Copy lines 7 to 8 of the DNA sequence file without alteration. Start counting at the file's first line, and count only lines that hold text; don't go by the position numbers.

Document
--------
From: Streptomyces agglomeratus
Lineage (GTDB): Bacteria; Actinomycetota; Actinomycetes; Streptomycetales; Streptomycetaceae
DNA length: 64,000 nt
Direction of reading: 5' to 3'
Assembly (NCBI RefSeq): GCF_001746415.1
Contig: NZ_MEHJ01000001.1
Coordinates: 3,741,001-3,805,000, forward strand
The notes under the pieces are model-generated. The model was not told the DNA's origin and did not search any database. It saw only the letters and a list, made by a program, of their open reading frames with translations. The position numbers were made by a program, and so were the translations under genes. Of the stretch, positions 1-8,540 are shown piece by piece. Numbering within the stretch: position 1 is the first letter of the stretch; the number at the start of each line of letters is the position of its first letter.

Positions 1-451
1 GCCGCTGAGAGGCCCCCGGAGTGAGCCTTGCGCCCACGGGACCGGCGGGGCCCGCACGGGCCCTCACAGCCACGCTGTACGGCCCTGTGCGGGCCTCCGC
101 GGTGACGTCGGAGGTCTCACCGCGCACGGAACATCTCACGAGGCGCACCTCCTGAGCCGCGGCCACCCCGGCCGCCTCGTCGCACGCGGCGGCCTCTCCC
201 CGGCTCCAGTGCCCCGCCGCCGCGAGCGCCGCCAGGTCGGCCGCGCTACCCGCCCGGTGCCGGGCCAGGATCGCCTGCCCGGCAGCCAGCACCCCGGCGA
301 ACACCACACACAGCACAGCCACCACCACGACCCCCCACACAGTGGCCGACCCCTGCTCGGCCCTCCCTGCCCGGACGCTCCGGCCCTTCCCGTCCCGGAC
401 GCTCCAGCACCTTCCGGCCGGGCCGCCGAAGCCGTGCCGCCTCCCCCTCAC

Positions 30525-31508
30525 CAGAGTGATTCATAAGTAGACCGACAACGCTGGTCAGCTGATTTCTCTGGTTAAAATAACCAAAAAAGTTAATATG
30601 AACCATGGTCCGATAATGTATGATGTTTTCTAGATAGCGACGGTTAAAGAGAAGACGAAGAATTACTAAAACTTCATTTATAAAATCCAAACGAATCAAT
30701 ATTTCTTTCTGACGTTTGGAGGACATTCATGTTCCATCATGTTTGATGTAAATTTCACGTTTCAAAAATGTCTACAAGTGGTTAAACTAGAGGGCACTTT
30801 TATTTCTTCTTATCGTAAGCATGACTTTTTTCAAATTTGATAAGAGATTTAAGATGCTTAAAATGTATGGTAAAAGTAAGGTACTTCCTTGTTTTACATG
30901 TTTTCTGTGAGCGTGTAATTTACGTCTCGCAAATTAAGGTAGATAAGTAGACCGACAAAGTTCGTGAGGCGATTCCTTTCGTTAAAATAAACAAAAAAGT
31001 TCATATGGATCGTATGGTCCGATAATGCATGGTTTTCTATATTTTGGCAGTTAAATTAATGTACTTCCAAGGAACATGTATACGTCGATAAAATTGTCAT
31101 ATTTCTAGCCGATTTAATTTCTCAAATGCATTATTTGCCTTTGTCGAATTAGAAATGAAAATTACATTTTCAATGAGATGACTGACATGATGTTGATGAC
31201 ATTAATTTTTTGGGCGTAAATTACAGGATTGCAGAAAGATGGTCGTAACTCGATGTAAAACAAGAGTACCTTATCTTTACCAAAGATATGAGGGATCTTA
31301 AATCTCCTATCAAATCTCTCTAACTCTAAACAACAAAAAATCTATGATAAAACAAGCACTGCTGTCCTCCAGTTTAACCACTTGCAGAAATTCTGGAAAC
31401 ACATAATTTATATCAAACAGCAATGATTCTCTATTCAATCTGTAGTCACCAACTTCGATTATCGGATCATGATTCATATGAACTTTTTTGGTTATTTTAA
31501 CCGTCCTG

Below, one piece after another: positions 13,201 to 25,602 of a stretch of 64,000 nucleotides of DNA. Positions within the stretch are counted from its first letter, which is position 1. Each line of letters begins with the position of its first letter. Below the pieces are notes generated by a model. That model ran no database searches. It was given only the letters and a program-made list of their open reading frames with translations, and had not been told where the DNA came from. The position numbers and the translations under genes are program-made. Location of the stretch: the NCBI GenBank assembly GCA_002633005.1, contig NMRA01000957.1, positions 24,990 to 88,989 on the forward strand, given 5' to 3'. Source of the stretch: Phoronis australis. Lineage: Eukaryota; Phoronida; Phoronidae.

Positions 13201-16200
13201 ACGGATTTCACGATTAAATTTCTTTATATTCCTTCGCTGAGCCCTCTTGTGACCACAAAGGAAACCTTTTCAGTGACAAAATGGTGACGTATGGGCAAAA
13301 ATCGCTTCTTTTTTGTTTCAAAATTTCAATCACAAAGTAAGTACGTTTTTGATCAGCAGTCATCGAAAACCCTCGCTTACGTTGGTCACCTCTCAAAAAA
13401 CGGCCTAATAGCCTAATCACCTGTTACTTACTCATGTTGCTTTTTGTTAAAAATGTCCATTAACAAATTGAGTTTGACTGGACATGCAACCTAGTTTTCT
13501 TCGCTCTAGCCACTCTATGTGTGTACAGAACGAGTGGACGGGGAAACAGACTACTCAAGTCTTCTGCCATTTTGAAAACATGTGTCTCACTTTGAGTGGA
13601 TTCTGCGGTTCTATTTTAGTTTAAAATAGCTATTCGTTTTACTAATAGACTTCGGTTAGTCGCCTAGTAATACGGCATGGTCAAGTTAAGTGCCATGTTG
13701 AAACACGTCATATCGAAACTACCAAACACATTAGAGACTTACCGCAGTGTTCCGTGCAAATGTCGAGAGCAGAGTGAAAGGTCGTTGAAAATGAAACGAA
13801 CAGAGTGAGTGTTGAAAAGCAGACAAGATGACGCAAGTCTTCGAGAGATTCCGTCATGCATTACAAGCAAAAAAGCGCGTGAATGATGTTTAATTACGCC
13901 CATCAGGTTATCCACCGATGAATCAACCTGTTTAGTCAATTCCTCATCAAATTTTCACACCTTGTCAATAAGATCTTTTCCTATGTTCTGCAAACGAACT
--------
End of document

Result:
Coordinates: 3,741,001-3,805,000, forward strand
The notes under the pieces are model-generated. The model was not told the DNA's origin and did not search any database. It saw only the letters and a list, made by a program, of their open reading frames with translations. The position numbers were made by a program, and so were the translations under genes. Of the stretch, positions 1-8,540 are shown piece by piece. Numbering within the stretch: position 1 is the first letter of the stretch; the number at the start of each line of letters is the position of its first letter.